chapter  7
23 Pages

Analysis of Changing Institutional Environments, New Accounting Policies, and Corporate Governance Practices in France

ByPASCALE DELVAILLE

As in many European countries, French accounting principles and accounting rules are enacted by the national legislature. The primary source of this legislation is the Commercial Code (Code de Commerce), which includes provisions based on different laws and decrees (Règlements, Lois and Décrets.). Articles L.123-12 to L 123-28 of the code provide a framework of general accounting rules, which are applicable to all forms of business enterprises (Nobes and Parker 2008, 304). Another set of articles, L. 233-1 to L. 233-27, applies to groups’ consolidated accounts. Other important sources are ministerial orders (Ordonnances) and recommendations (Recommandations and Avis) prepared by different organizations, such as national standard setters (Conseil National de la Comptabilité [CNC] and Comité de la Réglementation Comptable [CRC], which merged into the Autorité des Normes Comptables [ANC] in 2009), the accounting profession (Ordre des experts comptables, Commissaires aux comptes), and the fi nancial market regulation authority (Autorité des marchés fi nanciers [AMF]) for listed companies. French accounting is also infl uenced by tax laws (Code Général des Impôts [CGI] and Lois de Finance). In 2007, there were a total of three million business enterprises, approximately 1.5 million of which have unlimited liability (sole proprietorships and general partnerships), with the other half composed of companies with limited liability. A limited liability company may take a form of a Société à responsabilité limitée (SARL), a Société Anonyme (SA), and, in rare cases, a Société en commandite par actions (SCA). Less than one thousand companies are publicly traded and, to be listed on the stock exchange, the company must take the form of either an SA with a minimum share capital of €275,000 (compared to €37,000 for the other companies) or an SCA. Only a minority of SAs are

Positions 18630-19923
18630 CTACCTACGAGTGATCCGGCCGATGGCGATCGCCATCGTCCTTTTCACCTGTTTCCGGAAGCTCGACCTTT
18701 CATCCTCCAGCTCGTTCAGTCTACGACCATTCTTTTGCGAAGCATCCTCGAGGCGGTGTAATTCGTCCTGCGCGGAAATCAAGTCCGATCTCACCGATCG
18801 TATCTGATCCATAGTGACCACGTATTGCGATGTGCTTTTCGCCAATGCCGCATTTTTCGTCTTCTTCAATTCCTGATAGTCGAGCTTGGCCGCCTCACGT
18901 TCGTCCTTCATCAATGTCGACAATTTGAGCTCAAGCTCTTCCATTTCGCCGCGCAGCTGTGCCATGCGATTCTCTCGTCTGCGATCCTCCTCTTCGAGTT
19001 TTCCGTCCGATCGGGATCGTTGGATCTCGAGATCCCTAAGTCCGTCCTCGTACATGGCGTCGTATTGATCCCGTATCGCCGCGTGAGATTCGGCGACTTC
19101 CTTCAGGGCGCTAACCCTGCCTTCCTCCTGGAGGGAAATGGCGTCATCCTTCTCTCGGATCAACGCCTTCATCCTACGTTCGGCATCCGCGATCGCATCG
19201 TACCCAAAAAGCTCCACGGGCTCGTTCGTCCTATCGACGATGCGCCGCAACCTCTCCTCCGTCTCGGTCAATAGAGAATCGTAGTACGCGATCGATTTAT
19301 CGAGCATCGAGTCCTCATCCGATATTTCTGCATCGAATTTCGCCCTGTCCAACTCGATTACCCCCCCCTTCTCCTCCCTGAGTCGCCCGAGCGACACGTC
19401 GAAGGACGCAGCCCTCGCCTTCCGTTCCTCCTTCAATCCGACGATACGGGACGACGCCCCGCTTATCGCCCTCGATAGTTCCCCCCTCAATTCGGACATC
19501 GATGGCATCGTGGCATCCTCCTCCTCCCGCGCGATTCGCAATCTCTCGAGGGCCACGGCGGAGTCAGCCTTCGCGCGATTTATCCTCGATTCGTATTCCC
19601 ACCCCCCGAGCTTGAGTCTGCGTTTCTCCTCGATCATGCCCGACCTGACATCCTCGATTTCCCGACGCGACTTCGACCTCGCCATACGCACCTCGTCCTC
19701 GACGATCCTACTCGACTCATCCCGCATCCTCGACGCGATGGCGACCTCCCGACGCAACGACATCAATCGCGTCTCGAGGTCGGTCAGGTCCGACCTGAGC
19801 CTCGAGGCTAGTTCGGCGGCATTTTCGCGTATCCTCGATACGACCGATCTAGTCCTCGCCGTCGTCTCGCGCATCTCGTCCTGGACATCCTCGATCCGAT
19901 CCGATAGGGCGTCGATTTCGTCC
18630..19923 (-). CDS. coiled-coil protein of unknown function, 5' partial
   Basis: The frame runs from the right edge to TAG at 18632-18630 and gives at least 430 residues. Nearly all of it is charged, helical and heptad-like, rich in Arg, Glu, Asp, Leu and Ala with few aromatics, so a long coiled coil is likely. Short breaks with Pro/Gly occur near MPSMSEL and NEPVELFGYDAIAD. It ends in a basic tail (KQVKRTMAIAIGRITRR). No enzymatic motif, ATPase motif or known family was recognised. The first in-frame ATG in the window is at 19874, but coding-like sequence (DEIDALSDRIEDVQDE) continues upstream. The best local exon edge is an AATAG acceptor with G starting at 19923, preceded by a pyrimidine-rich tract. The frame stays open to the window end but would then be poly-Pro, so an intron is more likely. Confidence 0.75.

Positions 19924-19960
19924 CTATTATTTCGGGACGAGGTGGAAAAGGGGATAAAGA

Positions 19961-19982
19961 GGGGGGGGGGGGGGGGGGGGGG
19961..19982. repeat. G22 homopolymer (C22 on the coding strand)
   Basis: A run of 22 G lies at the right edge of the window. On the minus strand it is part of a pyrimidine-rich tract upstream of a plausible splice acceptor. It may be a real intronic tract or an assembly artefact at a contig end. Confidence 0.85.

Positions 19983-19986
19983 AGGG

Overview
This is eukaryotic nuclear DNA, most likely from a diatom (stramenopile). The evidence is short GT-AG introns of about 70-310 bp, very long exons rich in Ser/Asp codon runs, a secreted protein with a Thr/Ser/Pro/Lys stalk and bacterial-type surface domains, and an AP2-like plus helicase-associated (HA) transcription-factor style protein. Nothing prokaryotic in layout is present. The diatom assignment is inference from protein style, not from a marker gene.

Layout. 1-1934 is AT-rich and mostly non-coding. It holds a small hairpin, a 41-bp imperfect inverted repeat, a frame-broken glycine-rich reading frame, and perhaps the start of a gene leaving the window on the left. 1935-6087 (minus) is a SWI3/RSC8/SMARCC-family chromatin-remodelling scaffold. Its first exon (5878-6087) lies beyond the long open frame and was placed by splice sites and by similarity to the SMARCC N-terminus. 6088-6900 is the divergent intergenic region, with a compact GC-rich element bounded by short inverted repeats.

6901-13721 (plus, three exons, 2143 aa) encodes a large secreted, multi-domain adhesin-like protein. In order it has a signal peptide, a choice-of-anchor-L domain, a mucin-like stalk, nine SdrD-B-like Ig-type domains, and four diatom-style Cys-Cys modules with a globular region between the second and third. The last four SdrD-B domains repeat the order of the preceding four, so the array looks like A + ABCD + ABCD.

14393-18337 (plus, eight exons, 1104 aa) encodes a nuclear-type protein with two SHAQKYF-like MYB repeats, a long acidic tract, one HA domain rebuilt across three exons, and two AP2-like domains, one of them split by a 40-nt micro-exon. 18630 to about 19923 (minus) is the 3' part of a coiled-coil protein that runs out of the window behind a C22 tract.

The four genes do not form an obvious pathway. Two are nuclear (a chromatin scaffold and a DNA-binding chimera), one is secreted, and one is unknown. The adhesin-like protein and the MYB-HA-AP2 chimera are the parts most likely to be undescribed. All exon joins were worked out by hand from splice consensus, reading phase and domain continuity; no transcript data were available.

listed on a stock exchange.1 At the beginning of 2007, the number of registered companies classifi ed by categories was 1,500,000 SARL and 133,000 SA, equal to 8 percent of the total number of limited liability companies (Bertrel et al. 2009, 716). The different forms of companies listed on the French stock exchange and their governance characteristics are presented in the second section of this chapter.